Rhubarb: Matthew Pokoik

Its interesting to see comments from the other side of the table about Rhubarb Rhubarb, and one of the photographers who presented his work to me on Friday afternoon was Mathew Pokoik. So far on his blog you can read two comments on the event, Rhubarb Rhubarb – a dream – and Walker Evans and Italo Calvino, portfolio reviews, and Perseus.

I find myself in agreement with much of what he says, although I think it rather silly to worry about what he calls the ‘pay to play‘ aspect. You can’t really expect all the work and organisation that goes into such an event to happen for free. Someone does has to pay for it all.

As a reviewer, I didn’t have to pay, though it did in fact cost me not inconsiderably in several ways to be there in Birmingham for the four nights. I didn’t begrudge it, as Matt says, it is a great way to meet people.

The meeting between reviewer and photographer is perhaps the closest thing in photography to the confessional, and I certainly have no intention of revealing the secrets that passed between Matt and myself. I can however say that I invited him to send some of his work from his work in progress ‘the global city‘ for the urban landscape site that I run along with Mike Seaborne, who is curator of photographs at the Museum of London.

In one of his pieces Matt says “After presenting my work time after time today, honing my “spiel”, frankly I’m a bit tired of all this talk about myself!” I think most reviewers would actually prefer a more relaxed attitude, though probably not the “speak only in mythological images” approach he muses about. The mistake of some (fortunately few) of those I saw was to try and speak too much about their work rather than let the images speak for themselves. We don’t have much need for mythology when we have photographic images.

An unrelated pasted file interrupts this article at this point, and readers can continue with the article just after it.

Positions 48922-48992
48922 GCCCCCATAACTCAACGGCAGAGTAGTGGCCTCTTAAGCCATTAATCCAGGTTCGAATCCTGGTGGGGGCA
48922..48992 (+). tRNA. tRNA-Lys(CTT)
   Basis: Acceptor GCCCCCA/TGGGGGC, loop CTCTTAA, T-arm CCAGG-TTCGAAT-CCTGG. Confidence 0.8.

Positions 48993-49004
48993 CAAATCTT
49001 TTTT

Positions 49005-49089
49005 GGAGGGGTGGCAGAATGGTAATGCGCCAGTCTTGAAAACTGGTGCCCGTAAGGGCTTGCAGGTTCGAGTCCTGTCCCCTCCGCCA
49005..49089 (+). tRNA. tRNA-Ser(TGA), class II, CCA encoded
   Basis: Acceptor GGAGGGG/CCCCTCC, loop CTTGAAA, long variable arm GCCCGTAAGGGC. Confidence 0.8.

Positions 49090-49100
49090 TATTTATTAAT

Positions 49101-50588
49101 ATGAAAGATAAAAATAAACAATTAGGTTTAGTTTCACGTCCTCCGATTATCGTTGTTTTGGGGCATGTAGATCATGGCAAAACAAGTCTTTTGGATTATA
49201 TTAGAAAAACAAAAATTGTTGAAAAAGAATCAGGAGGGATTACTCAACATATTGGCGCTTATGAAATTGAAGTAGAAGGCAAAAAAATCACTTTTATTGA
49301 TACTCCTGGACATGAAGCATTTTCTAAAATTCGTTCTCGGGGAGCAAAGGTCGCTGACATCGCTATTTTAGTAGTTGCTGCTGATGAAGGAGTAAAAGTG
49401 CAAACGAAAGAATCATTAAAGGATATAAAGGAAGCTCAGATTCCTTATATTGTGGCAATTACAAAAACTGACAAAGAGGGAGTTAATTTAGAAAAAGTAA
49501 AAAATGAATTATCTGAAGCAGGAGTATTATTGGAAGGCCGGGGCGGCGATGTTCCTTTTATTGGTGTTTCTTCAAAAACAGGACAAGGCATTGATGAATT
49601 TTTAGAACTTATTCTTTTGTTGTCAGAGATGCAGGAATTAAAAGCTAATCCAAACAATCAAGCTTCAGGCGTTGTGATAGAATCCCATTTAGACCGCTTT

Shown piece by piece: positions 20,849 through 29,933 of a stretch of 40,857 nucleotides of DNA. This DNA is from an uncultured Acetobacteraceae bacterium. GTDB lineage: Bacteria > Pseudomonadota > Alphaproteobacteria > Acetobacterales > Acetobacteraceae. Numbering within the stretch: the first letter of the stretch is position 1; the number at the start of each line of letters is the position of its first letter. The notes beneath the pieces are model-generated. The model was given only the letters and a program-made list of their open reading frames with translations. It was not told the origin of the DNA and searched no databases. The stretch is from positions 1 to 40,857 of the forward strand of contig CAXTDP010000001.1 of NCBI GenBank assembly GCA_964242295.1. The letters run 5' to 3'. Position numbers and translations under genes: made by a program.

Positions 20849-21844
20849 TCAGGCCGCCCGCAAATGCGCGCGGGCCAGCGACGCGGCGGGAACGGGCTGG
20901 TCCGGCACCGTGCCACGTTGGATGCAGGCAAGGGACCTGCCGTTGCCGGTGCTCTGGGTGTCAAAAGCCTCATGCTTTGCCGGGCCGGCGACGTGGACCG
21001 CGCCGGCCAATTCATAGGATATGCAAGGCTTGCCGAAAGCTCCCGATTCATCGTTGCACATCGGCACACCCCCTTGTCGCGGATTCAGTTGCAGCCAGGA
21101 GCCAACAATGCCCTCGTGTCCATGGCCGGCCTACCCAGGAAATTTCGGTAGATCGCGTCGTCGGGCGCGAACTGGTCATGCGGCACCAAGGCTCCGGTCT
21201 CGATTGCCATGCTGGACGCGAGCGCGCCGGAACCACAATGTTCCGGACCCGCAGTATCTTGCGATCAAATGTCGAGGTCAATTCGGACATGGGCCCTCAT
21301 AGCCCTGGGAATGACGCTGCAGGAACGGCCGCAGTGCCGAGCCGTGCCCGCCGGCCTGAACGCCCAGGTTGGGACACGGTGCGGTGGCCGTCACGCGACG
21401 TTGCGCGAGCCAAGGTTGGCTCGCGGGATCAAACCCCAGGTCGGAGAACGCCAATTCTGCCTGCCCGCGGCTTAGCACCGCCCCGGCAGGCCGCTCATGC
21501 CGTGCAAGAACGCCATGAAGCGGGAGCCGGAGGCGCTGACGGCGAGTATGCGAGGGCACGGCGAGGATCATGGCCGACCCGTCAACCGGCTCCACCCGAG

Matt also writes of having dreamed of a unknown young Walker Evans bringing the dummy for ‘American Photographs‘ into the portfolio review, and how he would have been treated. Had he come he might have met his ‘Lincoln Kirstein’, as two of today’s best book editors were certainly among the Rhubarb reviewers. ‘American Photographs‘ certainly owes a great deal to Kirstein who helped Evans greatly on the selection, sequencing, design and possibly, through donations to MoMA, the financing of the book.

Considering that the critics of the day mostly panned the book on publication (some of the worst comments came from other photographers), Pokoik gives the Rhubarb reviewers a pretty good batting average by suggesting that “that roughly a third of the reviewers would tell this young artist that the work was too broad“.

Actually I think not. Walker would have put the case for his work simply and straightforwardly and his pictures would have done the rest. There were several portfolios I saw over the 3 days that left me little to say, although I’m pretty well certain I saw no young Walker Evans.

Reviewers too have their different motivations for taking part in these exchanges (not least that we would all like to discover a young Evans), but most of them get to be reviewers by in some way demonstrating their competence. You can – if you wish – still read the several thousands of features, some trivial others less so, that I’ve written on the medium, or even look at the perhaps ten times as many images I’ve published, mainly indifferent, some bad and a few good. The thirty years of teaching is harder to inspect, though a few of my students haven’t done too badly.